The Problem

Over-policed in schools and on the streets

Decades of over-policing have torn at the fabric of our communities. Translatina women and youth of color experience unwarranted encounters with police on a regular basis. Students, including elementary-school children, face harsh, unnecessary disciplinary measures in schools with more police officers than guidance counselors. Youth walk into school greeted by metal detectors, and the same police force that they encounter on the streets. Immigrants and low-income New Yorkers live in fear of becoming caught up in a criminal justice system ill-equipped to uphold their basic rights.

See the Solution
The Solution

Ending police brutality and the school-to-prison pipeline

Make the Road New York leads the way to ending the over-policing that targets our communities. We’ve won victories impacting millions of New Yorkers, with approaches that serve as a model for cities across the country.

In 2016, MRNY youth and our allies won an amendment to the NYC Student Safety Act, requiring detailed incident reporting that is helping to shape school discipline policy.

MRNY’s LGBTQ members build networks of safety and support in our neighborhoods to prevent homophobic hate violence, and fight to end discriminatory police practices. We conduct hate violence response training sessions to equip community members to support victims of anti-trans violence, and educate local police departments about how to interact with trans individuals in a respectful manner. MRNY continues to push for an end to stop-and-frisk practices, and advances policies to increase police accountability and protect the rights of New Yorkers in police encounters.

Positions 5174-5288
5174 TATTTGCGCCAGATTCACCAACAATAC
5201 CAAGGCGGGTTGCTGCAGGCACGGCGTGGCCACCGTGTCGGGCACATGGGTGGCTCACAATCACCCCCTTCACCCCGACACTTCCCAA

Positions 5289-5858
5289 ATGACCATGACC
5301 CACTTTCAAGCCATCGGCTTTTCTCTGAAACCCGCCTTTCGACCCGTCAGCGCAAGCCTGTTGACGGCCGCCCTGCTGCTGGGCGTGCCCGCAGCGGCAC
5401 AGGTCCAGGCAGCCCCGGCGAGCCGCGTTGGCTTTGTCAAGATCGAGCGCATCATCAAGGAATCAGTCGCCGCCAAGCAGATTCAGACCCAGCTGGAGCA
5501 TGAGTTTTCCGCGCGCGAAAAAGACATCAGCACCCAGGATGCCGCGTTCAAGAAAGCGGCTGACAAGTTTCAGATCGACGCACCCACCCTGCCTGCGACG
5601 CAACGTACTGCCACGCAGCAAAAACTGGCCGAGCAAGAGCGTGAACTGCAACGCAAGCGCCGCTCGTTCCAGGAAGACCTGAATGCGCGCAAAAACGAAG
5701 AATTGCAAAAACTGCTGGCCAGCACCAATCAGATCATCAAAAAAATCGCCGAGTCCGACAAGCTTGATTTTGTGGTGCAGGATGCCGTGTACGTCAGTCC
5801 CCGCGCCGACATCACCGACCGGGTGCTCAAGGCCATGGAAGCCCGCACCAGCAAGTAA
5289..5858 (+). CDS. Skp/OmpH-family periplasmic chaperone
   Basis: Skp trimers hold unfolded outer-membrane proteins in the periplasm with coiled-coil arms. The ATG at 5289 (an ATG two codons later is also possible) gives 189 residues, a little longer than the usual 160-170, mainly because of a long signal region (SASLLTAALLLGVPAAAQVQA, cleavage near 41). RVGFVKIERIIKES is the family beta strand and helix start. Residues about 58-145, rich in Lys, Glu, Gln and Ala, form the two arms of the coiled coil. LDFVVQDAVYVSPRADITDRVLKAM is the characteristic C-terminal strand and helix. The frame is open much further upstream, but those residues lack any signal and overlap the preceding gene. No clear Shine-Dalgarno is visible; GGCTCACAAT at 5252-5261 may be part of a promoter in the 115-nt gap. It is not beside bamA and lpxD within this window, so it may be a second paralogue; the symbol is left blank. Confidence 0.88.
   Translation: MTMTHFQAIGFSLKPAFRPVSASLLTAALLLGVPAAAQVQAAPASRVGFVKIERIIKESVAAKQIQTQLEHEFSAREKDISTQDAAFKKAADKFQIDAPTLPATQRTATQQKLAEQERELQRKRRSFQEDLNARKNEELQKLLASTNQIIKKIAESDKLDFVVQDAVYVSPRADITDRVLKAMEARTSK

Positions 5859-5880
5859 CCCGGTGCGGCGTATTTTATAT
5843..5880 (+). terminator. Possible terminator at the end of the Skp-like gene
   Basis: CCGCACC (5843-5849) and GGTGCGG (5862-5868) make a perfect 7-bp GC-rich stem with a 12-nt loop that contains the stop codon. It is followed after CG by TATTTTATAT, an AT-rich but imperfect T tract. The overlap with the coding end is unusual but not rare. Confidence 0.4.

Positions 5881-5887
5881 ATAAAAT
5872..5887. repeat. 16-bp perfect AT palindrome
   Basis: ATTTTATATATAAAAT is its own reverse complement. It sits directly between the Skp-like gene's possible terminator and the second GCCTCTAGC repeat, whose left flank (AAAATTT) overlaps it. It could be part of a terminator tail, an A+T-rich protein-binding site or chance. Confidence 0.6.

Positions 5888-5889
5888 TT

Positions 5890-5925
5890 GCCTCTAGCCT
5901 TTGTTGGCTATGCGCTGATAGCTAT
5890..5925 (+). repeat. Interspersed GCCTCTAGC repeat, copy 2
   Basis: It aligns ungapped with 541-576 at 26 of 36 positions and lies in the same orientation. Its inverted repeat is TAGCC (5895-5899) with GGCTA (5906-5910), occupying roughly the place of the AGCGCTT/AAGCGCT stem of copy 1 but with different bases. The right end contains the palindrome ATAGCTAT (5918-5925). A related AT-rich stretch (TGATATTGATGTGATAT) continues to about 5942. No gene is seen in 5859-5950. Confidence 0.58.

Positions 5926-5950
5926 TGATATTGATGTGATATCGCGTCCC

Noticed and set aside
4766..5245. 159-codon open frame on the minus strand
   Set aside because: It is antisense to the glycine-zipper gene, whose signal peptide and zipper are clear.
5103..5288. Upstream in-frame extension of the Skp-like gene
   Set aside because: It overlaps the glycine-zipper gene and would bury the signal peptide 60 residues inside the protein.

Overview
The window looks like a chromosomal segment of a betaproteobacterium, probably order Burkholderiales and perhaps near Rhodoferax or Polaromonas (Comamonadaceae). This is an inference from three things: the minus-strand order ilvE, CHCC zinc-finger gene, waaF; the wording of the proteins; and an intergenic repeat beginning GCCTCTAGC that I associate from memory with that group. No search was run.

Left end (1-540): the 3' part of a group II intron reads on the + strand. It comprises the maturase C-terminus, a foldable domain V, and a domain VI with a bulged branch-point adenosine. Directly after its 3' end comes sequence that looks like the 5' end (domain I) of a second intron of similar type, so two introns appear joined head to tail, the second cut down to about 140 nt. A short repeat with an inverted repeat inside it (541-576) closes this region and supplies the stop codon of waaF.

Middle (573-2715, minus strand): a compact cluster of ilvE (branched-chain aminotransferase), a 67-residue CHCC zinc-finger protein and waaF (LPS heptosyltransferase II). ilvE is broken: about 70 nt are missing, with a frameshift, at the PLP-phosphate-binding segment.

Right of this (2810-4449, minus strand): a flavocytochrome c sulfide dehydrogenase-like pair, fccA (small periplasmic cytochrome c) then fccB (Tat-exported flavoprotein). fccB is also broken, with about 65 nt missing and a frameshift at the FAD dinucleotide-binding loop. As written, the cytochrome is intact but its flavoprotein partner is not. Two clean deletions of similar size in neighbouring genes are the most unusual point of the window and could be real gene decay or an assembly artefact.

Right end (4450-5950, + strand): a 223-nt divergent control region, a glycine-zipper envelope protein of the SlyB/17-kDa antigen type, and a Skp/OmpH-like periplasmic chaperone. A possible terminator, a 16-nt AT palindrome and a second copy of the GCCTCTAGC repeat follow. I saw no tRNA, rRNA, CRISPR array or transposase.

of trans people
report a police stop in Jackson Heights, compared to 28% of non-LGBTQ survey respondents.
Fast Facts
  • More than a decade of organizing has resulted in reductions of suspensions by 32%, arrests and summonses in school by 27%, and suspensions for insubordination by 81% in New York City schools.
  • Our work secured $2.4 million for a restorative justice initiative including 25 schools, built from our design.
  • Our Know Your Rights trainings reach 1,000 youth each year
  • The Community Safety Act, which MRNY successfully advocated for with allies, significantly decreased the rate of stop-and-frisk in New York City.
Meet IQ

IQ, Youth Power Project leader

Isaiah Quinones (IQ) helped organize a peaceful walkout at their school to protest a cell phone policy. The school’s NYPD officers were called, and IQ was cited for disorderly conduct (which was later dismissed). Since 2014, IQ has honed their skills in organizing and leadership with our Youth Power Project, helping to organize campaigns on policing, education and LGBTQ rights. This year, IQ’s school awarded them its first-ever community leader award, which MRNY presented to IQ at their high school graduation ceremony. IQ is now headed to Hunter College, and plans to become a geologist.

Help us end discriminatory policing in our communities.

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